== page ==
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Supporting Teams in Mass Casualty Incident Management: Empirical and Analytic Research for Optimizing Augmentative Technology - Design Methodologies and Tools

Final Report Summary - IMTS MCIM (Supporting Teams in Mass Casualty Incident Management: Empirical and Analytic Research for Optimizing Augmentative Technology - Design Methodologies and Tools)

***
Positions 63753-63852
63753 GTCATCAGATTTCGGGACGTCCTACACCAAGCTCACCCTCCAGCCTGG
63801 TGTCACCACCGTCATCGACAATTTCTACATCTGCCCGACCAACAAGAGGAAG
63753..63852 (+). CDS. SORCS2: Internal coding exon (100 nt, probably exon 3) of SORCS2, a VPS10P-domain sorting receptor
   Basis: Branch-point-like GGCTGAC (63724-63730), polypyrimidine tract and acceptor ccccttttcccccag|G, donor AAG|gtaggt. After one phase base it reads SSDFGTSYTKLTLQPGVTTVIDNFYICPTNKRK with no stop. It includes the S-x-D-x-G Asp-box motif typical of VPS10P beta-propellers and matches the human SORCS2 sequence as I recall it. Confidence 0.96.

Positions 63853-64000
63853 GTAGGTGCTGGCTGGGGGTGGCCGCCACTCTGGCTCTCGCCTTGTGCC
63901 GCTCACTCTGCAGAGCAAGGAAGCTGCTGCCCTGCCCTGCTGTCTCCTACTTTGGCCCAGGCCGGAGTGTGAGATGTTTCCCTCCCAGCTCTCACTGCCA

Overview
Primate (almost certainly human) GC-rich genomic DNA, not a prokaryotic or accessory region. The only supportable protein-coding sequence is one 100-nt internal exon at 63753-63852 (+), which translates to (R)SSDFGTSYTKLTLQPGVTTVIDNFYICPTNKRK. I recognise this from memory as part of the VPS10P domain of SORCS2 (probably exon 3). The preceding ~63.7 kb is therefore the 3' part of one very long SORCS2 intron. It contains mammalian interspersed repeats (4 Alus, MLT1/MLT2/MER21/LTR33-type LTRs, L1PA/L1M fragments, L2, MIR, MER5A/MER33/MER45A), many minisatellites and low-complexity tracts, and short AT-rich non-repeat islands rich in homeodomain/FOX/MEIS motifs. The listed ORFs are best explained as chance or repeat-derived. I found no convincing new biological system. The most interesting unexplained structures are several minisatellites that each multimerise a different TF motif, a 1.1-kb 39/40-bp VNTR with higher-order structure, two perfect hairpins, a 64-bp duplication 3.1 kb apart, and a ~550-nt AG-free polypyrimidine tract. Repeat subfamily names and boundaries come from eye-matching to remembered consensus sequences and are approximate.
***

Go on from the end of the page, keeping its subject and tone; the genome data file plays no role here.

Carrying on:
Effective management of multi-casualty incidents requires coordination and collaboration among various first-responder teams, such as emergency medicine services, police, firefighters, search & rescue, hazardous materials, and more. Our overall goal is design and test ways to facilitate that critical teamwork and improve the management of multi-casualty incidents. Our first objective is to explore and understand the factors that influence such collaboration and coordination, particularly those influencing information flows within and among the teams, and how they maintain effective situation picture. Following that, our second objective is scope the shared information required for teams and multiple teams of first responders to construct and maintain an effective situation picture. Finally, our third objective is design information displays to augment the situation picture and facilitate its sharing among team members and various agencies. During the first period of the project, we focused on the role of emergency medical services within the management of multi-casualty incidents. We have performed research through observations, interviews, literature reviews, analysis of simulations, and study of incident reports. That research resulted in a large amount of information which we analyzed in order to formally model the way the emergency medical services function during a multi-casualty incident, what information they require and use, the specific roles of various professionals within the organizations, and how teams functions both in the dispatch center and on-site of the incident. Based on this information and analyses, we developed a simulation-based research platform. That simulation includes modules simulating the work at the dispatch center, and the operation of paramedics on site. Through this simulation, we designed a large and shared situation information display for the dispatch team. In addition, we designed a game-like simulation for the on-site paramedics in a way that supports research into the way they maintain their situation picture, make decision, and manage the incident. Using this simulation-based research platform, we have conducted so far five experiments to assess the effectiveness of the situation display in a simulated multi-casualty incident scenario. The findings demonstrate that a display that integrates some of the critical situational information improved the understanding of the situation and supports better and correct decision-making. We expect the outcomes of the project to influence the way command and control centers first-responder teams and operators. Specifically, influence the way critical information is integrated and displayed to support understanding of the situation and decision-making.